A Texas jury ruled Microsoft Corp. and Autodesk Inc. must pay $133 million to a Michigan man who claimed he was owed royalties for inventions to prevent software piracy.
The Tyler, Texas, jury today awarded Z4 Technologies, founded by David Colvin of Commerce Township, Michigan, $115 million from Microsoft and $18 million from Autodesk. Colvin claimed two patents were infringed by software including Microsoft’s Office and Windows XP and Autodesk’s AutoCAD.
The verdict is the second large patent loss for Microsoft, the world’s biggest software maker. The company is fighting a 2003 verdict of $521 million for patent infringement over a feature in its Internet Explorer.
The Z4 verdict continued a pattern of victories in East Texas federal courts for patent owners claiming infringement.
“There are many indications here that this is a pro-patent district,” Greg Upchurch, research director of LegalMetric LLC, said in an interview. “When you look at the national numbers, it’s a lot higher.”
I guess we can expect the patent trial lawyers to gravitate there. The upfront money is nice for Z4 and a nit for Microsoft, but there is more at stake:
Closely held Z4 can ask that U.S. District Judge Leonard Davis issue an order that could force Microsoft and AutoDesk to change their anti-piracy software. Ernie Brooks, a lawyer for Z4, declined to discuss Z4′s plans.
“We continue to contend that there was no infringement of any kind and that the facts in this case show that Microsoft developed its own product activation technologies well before Z4 Technologies filed for its patent,” Microsoft spokesman Jack Evans said.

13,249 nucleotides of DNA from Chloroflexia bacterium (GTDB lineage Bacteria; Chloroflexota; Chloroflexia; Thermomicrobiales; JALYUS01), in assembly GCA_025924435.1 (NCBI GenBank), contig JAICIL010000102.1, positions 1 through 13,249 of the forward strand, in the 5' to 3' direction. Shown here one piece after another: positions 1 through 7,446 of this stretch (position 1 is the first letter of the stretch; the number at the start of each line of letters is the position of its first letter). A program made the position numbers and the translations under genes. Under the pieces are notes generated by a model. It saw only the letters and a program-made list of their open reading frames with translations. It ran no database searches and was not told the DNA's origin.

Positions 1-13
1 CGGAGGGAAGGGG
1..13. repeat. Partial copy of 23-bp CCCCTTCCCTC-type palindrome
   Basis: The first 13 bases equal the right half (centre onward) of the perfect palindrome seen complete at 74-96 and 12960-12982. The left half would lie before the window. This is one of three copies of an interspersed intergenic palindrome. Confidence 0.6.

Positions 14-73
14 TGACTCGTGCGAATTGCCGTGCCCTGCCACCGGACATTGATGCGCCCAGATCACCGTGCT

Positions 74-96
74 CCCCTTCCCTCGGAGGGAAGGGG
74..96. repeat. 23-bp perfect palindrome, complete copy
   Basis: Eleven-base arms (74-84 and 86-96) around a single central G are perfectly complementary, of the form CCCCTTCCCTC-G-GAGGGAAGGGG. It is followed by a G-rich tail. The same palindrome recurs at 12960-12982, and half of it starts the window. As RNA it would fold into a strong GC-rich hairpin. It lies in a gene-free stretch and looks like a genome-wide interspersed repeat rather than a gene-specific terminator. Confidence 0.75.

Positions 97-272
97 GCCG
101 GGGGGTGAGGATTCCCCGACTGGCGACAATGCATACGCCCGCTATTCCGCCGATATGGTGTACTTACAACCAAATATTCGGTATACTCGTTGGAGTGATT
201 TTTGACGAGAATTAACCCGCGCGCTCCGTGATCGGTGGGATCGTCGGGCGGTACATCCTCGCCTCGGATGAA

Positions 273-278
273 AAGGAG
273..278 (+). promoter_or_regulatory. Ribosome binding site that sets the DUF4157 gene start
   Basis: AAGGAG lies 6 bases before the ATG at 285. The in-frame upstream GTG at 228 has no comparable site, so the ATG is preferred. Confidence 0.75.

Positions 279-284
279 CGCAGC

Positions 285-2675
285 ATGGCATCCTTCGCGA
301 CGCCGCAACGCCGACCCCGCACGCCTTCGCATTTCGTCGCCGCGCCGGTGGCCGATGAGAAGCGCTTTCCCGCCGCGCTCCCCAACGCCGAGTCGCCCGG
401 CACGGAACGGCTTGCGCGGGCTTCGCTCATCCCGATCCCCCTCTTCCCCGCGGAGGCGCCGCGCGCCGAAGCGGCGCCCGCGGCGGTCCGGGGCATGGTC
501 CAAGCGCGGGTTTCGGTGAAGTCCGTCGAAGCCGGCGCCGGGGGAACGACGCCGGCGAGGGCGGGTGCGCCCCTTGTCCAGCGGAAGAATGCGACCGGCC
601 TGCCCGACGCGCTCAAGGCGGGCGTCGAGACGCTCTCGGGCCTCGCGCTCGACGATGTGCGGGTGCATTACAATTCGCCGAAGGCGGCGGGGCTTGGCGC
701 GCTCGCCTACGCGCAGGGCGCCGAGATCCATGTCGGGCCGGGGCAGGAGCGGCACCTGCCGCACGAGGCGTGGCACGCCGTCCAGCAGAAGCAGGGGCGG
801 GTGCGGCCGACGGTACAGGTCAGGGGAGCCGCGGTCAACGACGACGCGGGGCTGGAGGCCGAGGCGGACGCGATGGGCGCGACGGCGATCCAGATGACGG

The two disputed patents in the Microsoft suit involve passwords and codes assigned to each copy of an authorized version of software.
Which translated means that Microsoft may have to either pay up to Z4 or change the product activation process for some of their cash cows like the Windows operating systems and Office.
There are some further legal proceedings in the matter which offer a ray of hope for Microsoft and Autodesk and are described in the full article, but for the moment it looks like they have a tough choice to make.
Autodesk, Inc. and Microsoft Corp. today announced an expansion of their existing strategic alliance to enable customers to more easily create, manage, and share critical design data at every stage of the project and product life-cycle processes. The companies announced the completion of the first phase of the expanded alliance, which includes the availability of new Autodesk DWF (Design Web Format) functionality to allow customers to easily integrate design information from Autodesk applications with Microsoft(R) Office applications and Microsoft Business Solutions-Great Plains(R) and Microsoft Business Solutions-Axapta(R), now part of Microsoft Dynamics(TM).
As a part of the expanded alliance, the companies also agreed to further align their respective technologies, including expanded Microsoft support for Autodesk’s DWF functionality and plans for Autodesk to support Microsoft XAML (Extensible Application Markup Language).
At the least, the latter implies a version of Autodesk supporting the graphics bells and whistles provided by Avalon in Vista and perhaps in the backported version coming for Windows XP as well.